I remember a number of years ago, after a morning of evaluating student oral presentations with a colleague and wondering why they sometimes said strange things, I mentioned that it seemed to me that people lost their common sense when they were speaking a language they were not very confident in. My colleague – who was a good linguist and had never experiences such issues – disagreed.
It is something, though, that has stayed with me and it recently resurfaced when I was reading The Reason I Jump by Naoki Yoshida, translated from Japanese by David Mitchell – one of my favourite authors and his wife (Higashida, 2013) . Naoki Higashida was a 13 year old autistic boy when he wrote the book. My daughter is a speech and language therapist and has worked with autistic children and I have lived and worked in Japan so it was particularly interesting. One passage stood out and made me think about the conversation I had had with my colleague years ago:
Non-autistic people can sort out what they want to say in real-time, while they’re having their conversation. But in our case, the words we want to say and the words we can say don’t always match that well. Which is why our speech can sound a bit odd, I guess. When there’s a gap between what I ’m thinking and what I’m saying, it’s because the words coming out of my mouth are the only ones I can access at that time” (Higashida, 2013, p. 33).
I wondered if something similar was happening with my student oral presentations. They were saying what they could, not what they really wanted to say. If this is true with people speaking a language they are not competent in, it might also apply to people – all people – learning to use professional or academic language. Many people have quoted Bourdieu & Passeron’s observation that no-one speaks (or writes) academic English as a first language (Bourdieu & Passeron, 1994, p. 8) so the pressure people are under in professional or academic situations could have a similar result and be treated in a similar way.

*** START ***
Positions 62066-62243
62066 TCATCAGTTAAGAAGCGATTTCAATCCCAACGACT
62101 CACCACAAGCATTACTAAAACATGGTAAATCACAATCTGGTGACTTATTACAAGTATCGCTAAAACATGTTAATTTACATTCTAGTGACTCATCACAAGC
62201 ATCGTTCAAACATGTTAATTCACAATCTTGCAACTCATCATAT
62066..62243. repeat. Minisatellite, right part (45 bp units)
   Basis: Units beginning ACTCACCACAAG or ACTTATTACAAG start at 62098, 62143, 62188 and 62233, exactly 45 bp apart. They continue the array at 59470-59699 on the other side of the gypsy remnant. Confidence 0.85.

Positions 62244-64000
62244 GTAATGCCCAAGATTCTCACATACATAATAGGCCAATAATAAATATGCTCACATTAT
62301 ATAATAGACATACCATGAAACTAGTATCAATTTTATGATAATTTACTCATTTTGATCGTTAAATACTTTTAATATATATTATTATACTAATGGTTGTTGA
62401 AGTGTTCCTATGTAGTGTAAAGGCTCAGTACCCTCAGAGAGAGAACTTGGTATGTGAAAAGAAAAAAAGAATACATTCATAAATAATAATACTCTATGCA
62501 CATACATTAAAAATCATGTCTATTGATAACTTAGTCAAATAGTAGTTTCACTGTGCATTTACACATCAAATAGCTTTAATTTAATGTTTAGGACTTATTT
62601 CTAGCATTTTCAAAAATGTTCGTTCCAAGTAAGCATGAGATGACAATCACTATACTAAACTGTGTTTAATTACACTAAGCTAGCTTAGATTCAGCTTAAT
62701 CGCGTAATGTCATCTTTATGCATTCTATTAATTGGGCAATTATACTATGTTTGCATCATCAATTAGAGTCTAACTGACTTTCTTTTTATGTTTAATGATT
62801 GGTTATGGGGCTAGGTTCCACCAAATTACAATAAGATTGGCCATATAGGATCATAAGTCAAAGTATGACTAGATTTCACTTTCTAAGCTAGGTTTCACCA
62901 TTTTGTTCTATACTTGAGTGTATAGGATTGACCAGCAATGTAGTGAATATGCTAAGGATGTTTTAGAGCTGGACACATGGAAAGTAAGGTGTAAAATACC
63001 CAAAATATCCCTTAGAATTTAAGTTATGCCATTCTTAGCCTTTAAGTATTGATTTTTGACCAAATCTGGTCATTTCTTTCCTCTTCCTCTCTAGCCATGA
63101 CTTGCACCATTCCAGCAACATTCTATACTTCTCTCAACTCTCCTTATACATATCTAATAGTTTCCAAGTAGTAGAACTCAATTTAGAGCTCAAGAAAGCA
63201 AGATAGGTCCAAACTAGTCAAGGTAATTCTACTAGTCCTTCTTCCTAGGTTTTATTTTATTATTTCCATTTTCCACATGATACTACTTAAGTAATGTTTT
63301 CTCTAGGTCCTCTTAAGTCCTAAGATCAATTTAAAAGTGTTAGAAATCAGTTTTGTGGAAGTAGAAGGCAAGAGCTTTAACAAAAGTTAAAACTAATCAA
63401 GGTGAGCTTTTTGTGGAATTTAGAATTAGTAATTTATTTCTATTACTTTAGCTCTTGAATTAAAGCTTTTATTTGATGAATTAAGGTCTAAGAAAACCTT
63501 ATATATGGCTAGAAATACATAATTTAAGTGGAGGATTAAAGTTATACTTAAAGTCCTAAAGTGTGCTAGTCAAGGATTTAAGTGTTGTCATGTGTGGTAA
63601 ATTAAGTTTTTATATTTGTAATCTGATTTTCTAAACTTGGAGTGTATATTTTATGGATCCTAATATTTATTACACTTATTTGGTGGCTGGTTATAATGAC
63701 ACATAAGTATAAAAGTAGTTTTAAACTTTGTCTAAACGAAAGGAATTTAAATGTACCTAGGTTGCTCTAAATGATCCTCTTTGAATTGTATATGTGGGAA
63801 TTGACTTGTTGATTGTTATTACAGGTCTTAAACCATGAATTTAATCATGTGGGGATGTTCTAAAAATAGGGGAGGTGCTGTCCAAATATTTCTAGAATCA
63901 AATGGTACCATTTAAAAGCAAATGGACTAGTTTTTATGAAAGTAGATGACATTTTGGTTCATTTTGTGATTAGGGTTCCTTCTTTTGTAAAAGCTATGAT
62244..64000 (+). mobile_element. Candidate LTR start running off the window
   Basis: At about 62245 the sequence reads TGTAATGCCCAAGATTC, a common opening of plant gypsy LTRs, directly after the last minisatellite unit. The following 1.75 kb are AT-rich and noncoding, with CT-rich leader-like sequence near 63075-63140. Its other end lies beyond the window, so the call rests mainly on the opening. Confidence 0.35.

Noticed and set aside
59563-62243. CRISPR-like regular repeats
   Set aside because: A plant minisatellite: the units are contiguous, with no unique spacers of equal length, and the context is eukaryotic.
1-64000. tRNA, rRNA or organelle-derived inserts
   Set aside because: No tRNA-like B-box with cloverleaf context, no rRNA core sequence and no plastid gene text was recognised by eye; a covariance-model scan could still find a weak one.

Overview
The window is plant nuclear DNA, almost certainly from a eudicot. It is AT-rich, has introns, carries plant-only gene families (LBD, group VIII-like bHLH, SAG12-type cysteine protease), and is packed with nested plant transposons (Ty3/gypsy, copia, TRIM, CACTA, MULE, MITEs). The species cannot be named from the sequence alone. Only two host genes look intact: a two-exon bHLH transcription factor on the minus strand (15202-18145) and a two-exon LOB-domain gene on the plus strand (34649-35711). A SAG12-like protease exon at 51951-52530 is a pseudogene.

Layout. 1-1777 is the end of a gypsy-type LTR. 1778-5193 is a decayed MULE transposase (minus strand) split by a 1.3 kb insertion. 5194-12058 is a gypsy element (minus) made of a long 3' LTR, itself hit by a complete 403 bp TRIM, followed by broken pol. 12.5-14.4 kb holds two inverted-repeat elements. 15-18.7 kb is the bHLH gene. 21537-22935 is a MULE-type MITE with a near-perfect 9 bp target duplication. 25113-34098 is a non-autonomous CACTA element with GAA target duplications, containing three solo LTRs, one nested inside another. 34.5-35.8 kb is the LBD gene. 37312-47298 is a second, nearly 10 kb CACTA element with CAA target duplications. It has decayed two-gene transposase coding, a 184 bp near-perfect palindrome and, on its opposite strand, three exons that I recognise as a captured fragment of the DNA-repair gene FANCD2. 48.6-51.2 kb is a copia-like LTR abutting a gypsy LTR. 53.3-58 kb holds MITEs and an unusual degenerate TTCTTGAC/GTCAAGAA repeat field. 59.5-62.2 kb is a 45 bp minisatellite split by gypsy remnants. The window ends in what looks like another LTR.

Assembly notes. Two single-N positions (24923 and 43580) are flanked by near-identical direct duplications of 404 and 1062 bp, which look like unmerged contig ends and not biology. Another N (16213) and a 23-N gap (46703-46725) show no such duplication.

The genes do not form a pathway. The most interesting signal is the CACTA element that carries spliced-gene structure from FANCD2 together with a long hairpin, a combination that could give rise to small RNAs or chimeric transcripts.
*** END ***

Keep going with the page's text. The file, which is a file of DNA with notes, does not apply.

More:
Also, I think it applies to me when, for example I am hand-writing. I do not hand-write a lot and I am not a particularly good speller any more, so I think I choose words I can spell, rather than the best word in the context!
This reminds me of another possible connection between professional or academic communication and autism. I remember – I think – a review by Simon Baron-Cohen of a book written by an autistic author. The author was describing the preparations he needed to make before he visited the pub. He said he needed to sit down with a note-book and imagine the kinds of conversations that he might need to take part in when he was in the pub. If he could make notes, that would help him to be involved in the pub talk. Again this is something we advise our professional or academic students to do, before important meetings. In fact, it is something I find I need to do before difficult meetings with, for example, my accountant or the bank manager, or a job interview.
I’m not suggesting that there is a relationship between autism and language learning, but it might be something worth thinking about.
Bourdieu, P. and Passeron, J.-C. (1994). Introduction: Language and the relationship to language in the teaching situation. In P. Bourdieu, J.-C. Passeron & M. de Saint Martin, Academic discourse (pp. 1-34). Cambridge: Polity Press.
Higashida, N. (2013). The reason I jump. (K. A. Yoshida & D. Mitchell, Trans) London: Sceptre. (original work published 2007).